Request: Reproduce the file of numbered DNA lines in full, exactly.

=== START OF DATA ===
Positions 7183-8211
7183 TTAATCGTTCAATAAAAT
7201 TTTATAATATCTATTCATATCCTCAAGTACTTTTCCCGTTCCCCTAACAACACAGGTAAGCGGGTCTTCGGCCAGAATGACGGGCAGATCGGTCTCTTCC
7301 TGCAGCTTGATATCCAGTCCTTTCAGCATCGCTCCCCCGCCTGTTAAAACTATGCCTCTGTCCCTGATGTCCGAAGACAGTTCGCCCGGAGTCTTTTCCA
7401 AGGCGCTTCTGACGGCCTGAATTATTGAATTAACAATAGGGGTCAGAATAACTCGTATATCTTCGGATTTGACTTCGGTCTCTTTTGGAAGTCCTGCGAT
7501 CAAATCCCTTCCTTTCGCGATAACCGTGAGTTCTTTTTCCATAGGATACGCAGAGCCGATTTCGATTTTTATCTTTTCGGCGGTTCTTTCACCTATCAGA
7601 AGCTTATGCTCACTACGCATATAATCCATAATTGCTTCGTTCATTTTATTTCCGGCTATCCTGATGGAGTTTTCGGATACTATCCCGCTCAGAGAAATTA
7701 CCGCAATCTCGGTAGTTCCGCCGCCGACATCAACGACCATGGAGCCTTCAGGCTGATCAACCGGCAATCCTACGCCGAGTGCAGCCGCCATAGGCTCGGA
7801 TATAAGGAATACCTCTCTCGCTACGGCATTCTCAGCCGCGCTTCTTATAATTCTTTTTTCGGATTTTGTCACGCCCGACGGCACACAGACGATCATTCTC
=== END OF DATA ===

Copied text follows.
Positions 7183-8211
7183 TTAATCGTTCAATAAAAT
7201 TTTATAATATCTATTCATATCCTCAAGTACTTTTCCCGTTCCCCTAACAACACAGGTAAGCGGGTCTTCGGCCAGAATGACGGGCAGATCGGTCTCTTCC
7301 TGCAGCTTGATATCCAGTCCTTTCAGCATCGCTCCCCCGCCTGTTAAAACTATGCCTCTGTCCCTGATGTCCGAAGACAGTTCGCCCGGAGTCTTTTCCA
7401 AGGCGCTTCTGACGGCCTGAATTATTGAATTAACAATAGGGGTCAGAATAACTCGTATATCTTCGGATTTGACTTCGGTCTCTTTTGGAAGTCCTGCGAT
7501 CAAATCCCTTCCTTTCGCGATAACCGTGAGTTCTTTTTCCATAGGATACGCAGAGCCGATTTCGATTTTTATCTTTTCGGCGGTTCTTTCACCTATCAGA
7601 AGCTTATGCTCACTACGCATATAATCCATAATTGCTTCGTTCATTTTATTTCCGGCTATCCTGATGGAGTTTTCGGATACTATCCCGCTCAGAGAAATTA
7701 CCGCAATCTCGGTAGTTCCGCCGCCGACATCAACGACCATGGAGCCTTCAGGCTGATCAACCGGCAATCCTACGCCGAGTGCAGCCGCCATAGGCTCGGA
7801 TATAAGGAATACCTCTCTCGCTACGGCATTCTCAGCCGCGCTTCTTATAATTCTTTTTTCGGATTTTGTCACGCCCGACGGCACACAGACGATCATTCTC